There are several PLC simulation tools available. These can be divided into PLC System Simulators, PLC Core Simulators, and PLC Network Simulators [28]. PLC System Simulators (e.g., S7-PLCSIM [29], and RSLogix Emulate [30]) can simulate an entire PLC system, ranging from internal behaviors, the programming to network communications. PLC manufacturers usually provide PLC System Simulators. PLC Core Simulators (e.g., Common Open Research Emulator (CORE) [31], and AMICI [32]) normally simulate the PLC control logic program and the network behavior via the scripting language. PLC Network Simulators such as the Modbus Slave [33] focus on simulating the application layer of ICS network protocols. Thus, they are able to respond to network queries in the same way as regular PLCs, but they do not have any control over the built-in logic.

3. Adversarial Model

Depending on the goals of attackers, different assumptions have been made in the development of the threat model of PLCs.

3.1. Stealthiness

Some threat models assume that attackers target remaining stealthy from ICS operators such that the view of the HMI in the system does not indicate any effect caused by attacks. If an attack does not incur unintentionally observable effects, then it is a stealthy attack. For example, sensor readings should remain consistent with their expected values. To achieve such a goal, the attacker can compromise the HMI itself or launch attacks on the PLCs. Considering that the HMI is usually equipped with various security-enhancing techniques, the PLC becomes a more attractive target to attackers [34].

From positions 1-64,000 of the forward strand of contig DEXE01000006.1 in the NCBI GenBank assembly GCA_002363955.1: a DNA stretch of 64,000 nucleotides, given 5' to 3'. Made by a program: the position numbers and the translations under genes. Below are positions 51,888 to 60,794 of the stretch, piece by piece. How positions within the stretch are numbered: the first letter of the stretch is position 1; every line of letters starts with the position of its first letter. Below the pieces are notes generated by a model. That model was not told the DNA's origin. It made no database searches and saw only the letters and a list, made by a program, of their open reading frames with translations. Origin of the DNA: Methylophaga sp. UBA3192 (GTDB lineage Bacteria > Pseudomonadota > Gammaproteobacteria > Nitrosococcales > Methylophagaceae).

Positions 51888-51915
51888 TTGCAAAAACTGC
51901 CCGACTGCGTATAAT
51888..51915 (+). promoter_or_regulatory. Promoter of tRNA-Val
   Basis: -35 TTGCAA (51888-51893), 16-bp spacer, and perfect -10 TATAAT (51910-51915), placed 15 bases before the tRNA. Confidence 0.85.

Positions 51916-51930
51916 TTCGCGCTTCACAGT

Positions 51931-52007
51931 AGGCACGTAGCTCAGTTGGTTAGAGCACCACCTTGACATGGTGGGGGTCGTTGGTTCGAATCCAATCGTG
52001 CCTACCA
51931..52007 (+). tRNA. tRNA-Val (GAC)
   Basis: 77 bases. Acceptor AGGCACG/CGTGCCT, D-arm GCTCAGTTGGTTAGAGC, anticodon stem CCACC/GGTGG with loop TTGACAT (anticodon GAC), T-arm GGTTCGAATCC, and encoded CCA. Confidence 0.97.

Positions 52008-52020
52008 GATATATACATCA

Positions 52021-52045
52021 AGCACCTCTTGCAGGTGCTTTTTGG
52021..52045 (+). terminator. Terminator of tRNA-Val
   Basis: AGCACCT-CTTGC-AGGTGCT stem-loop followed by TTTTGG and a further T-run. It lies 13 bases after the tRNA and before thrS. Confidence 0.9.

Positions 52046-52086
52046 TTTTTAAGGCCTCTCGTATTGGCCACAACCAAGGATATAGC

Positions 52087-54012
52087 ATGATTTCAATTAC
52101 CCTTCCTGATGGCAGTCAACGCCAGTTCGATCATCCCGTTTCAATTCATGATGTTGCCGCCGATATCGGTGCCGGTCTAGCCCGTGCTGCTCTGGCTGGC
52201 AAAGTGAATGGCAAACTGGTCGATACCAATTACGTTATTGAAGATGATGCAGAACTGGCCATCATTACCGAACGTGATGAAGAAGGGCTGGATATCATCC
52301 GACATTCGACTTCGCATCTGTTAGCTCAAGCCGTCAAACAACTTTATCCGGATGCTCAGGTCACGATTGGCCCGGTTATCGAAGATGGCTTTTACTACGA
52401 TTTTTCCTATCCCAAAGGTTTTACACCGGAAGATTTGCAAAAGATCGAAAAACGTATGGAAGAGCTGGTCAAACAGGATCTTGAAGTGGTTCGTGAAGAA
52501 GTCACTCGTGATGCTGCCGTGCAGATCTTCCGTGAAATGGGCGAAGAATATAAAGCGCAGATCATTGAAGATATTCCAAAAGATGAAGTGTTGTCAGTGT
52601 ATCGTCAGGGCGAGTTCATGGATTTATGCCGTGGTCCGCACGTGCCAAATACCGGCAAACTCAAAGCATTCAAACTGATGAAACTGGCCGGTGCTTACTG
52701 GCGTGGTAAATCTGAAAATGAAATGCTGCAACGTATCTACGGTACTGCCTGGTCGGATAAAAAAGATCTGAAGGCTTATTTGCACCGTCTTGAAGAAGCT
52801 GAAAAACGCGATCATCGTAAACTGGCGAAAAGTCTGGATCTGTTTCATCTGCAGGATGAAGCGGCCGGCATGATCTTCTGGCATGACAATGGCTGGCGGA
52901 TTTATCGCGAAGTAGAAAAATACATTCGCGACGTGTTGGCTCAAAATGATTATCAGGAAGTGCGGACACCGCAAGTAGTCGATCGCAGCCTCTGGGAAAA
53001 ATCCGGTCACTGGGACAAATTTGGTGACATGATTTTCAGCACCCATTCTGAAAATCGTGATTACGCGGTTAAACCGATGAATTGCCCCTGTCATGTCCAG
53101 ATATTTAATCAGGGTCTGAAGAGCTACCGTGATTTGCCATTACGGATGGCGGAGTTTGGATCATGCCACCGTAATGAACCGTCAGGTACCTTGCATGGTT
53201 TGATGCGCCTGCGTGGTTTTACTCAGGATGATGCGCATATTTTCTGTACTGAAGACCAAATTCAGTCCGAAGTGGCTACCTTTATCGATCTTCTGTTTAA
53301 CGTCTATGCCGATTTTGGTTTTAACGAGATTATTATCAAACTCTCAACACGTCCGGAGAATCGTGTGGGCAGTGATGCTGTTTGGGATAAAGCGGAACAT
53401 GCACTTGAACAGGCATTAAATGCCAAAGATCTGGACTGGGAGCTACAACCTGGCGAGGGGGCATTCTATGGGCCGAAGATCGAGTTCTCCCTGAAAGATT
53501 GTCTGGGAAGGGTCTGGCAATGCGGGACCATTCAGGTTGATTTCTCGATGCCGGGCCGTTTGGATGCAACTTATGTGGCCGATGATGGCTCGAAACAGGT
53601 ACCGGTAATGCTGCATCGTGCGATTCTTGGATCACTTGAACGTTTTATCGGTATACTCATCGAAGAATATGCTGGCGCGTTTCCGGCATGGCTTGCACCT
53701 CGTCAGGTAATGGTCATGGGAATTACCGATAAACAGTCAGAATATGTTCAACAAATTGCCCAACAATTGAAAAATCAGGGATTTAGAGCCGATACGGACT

3.2. Control Logic

Some efforts focus on the symbolic execution for PLCs by assuming that attackers are able to update the control logic of the PLC [35]. Nevertheless, the modification of the PLC program is a challenging task in the real world. Usually, PLCs are armed with hardware-based mechanisms to protect them, which switch the PLC’s status between “run” and “program” modes. The key of the PLC becomes unavailable when the PLC is in the “run” mode, and the PLC rejects any software modification. Therefore, unless the attacker is physically located in the plant and has access to the key, the attacker is unable to reprogram the PLC to change the PLC operation [36].
It is practical to assume that a remote attacker can break into the PLC network and forward the concrete information to the PLC, thereby changing the PLC’s execution logic without physically modifying the PLC software.

3.3. Firmware